Daily budget Basic €30/occasional treat €50. Drink Nikšičko Tamno beer €1 (bottle from shop). FoodSarma €2.50–4. Hostel/budget hotel €20/€50. Travel Bus: Budva–Kotor €3; train: Podgorica–Virpazar €1.80.
CRIME AND PERSONAL SAFETY
Montenegro has a pretty low crime rate as far as muggings and petty theft go, though of course it pays to be vigilant, especially around bus stations. The police (policija) are generally easy-going, and some speak basic English.
Police 92; Ambulance 94; Fire 93.
Note that citizens of some countries, notably South Africa, still need visas to enter Montenegro. You may have to apply at a Serbian embassy, since not all Montenegrin ones are up and running yet.
Pharmacies (apoteka) tend to follow shop hours, though you’ll find emergency 24-hour telephone numbers posted in the windows. If they can’t help, you’ll be directed to a hospital (bolnica), the majority of which are pretty good.
Many towns and resorts now have a tourist information office, though hours can be infrequent and staff do not always speak English. Though they can advise on local accommodation, it’s unlikely that they’ll book rooms for you – head to a travel agent instead.
www.montenegro.travel Official tourist board site.
www.montenegro-investment-news.com Useful information for expats and visitors.
www.rivijera.net Useful listings of coastal accommodation, often including pictures.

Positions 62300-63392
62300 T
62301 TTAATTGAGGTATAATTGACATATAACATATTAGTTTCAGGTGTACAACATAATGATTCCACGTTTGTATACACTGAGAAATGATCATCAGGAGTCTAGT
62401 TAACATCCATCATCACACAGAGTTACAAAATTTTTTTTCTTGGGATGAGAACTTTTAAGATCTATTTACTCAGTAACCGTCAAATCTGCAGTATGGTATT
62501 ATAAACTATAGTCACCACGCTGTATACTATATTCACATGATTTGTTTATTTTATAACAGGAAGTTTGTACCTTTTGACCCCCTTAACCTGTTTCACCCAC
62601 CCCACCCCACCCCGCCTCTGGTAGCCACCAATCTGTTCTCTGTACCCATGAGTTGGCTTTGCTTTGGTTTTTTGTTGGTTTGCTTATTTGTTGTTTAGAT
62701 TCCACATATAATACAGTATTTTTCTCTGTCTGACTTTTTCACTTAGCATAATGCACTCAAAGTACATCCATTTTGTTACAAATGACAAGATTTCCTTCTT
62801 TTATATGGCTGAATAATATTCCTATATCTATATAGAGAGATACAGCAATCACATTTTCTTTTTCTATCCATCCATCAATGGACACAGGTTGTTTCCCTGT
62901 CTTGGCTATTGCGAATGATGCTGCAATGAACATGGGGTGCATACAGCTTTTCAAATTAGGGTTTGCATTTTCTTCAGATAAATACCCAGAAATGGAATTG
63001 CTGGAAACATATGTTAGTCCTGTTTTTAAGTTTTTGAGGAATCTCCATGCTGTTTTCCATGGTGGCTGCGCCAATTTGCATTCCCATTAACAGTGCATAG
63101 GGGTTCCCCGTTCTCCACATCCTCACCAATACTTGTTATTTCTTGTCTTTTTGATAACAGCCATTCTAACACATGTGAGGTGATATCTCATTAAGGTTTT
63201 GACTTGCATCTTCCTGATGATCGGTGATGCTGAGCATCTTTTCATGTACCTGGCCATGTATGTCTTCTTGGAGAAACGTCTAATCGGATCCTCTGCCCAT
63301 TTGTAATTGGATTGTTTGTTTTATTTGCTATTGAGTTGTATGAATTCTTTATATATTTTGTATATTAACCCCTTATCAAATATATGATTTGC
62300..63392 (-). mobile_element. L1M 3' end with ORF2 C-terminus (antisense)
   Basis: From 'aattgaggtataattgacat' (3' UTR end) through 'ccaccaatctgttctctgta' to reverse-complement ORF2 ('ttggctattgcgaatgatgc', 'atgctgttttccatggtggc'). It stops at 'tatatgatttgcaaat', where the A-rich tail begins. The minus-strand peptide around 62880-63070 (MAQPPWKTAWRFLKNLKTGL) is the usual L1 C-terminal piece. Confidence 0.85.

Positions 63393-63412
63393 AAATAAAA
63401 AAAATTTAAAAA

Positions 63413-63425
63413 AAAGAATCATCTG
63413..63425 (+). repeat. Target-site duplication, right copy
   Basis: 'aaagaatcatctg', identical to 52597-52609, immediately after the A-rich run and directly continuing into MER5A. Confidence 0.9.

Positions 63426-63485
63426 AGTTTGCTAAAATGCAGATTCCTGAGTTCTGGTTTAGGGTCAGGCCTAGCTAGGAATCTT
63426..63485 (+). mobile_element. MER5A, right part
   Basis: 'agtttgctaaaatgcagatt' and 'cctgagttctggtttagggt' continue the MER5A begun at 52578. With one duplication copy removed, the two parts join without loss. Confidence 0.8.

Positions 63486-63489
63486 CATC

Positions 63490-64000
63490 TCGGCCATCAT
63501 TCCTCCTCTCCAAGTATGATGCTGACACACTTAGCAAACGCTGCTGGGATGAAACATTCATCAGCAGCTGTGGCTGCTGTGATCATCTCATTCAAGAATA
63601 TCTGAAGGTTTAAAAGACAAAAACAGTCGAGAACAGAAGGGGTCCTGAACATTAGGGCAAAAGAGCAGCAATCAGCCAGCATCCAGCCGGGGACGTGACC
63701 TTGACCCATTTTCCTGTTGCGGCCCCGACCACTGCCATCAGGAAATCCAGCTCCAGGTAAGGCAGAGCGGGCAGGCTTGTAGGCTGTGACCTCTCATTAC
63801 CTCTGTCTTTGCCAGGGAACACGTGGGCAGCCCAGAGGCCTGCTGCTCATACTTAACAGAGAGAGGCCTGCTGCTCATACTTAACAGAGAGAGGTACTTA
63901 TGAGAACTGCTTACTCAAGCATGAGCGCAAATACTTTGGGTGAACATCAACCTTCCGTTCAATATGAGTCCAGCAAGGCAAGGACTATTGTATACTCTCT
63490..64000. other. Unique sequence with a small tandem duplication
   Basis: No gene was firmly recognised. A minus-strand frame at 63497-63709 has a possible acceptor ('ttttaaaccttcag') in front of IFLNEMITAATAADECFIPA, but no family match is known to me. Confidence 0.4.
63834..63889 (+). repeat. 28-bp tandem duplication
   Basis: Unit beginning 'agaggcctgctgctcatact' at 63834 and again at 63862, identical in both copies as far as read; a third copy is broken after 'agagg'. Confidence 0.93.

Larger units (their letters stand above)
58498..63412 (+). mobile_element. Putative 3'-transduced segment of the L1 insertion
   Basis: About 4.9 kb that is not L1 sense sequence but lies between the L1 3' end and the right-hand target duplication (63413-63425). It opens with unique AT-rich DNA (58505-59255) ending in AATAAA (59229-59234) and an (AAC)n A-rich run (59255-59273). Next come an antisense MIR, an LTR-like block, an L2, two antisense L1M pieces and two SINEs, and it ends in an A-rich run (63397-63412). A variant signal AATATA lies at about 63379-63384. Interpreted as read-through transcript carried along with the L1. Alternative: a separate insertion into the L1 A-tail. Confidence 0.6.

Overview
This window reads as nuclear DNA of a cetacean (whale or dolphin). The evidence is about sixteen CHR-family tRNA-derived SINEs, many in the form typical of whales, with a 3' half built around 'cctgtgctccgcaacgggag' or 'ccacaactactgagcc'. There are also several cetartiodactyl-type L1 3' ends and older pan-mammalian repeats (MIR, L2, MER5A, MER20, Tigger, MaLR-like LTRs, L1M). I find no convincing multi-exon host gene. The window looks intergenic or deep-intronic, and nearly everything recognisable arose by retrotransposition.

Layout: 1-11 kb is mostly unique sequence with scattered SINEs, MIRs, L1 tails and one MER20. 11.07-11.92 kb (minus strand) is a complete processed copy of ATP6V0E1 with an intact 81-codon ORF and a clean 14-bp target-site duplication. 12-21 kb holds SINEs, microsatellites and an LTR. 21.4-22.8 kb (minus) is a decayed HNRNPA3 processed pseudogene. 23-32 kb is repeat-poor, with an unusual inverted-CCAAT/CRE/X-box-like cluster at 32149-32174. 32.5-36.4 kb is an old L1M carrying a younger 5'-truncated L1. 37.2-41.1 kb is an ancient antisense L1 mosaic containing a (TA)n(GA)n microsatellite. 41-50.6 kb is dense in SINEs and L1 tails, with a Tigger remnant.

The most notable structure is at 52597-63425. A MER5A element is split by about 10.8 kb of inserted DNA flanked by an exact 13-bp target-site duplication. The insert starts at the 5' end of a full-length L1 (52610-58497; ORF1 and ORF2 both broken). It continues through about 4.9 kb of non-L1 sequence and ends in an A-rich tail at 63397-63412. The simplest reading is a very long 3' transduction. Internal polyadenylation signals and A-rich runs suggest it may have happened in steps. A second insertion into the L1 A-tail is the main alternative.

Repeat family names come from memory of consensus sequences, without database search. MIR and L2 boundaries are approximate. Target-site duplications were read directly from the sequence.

Getting online is becoming easier as many hotels, hostels and cafés have wi-fi connections; internet cafés typically charge €1–2 per hour.
Most post offices (pošta) are open Monday to Friday 8am to 7pm, Saturday 8am to noon.
MONEY AND BANKS
Though not yet a member of the EU, Montenegro uses the euro (€). Banks are generally open Monday to Friday 9am to 6pm, Saturday 9am to noon, and ATMs are widespread.
OPENING HOURS AND HOLIDAYS
Most shops are open Monday to Saturday 9am to 8pm. Museums are usually closed on Mondays, and all shops and banks shut down on public holidays: January 1, 6 and 7, Orthodox Easter (April or May), May 1 and 21, and July 13.
Post offices are your best bet for phone calls as public phones are in extremely short supply; local landlines are cheap to call, though calls to mobile phones are usually €1 per minute.
STUDENT AND YOUTH DISCOUNTS
Quite a few sights and museums now offer discounted fares to students (an ISIC card may be useful, but is not essential), and for what it’s worth, InterRail tickets are valid on Montenegro’s single line (which never costs more than a few euros anyway).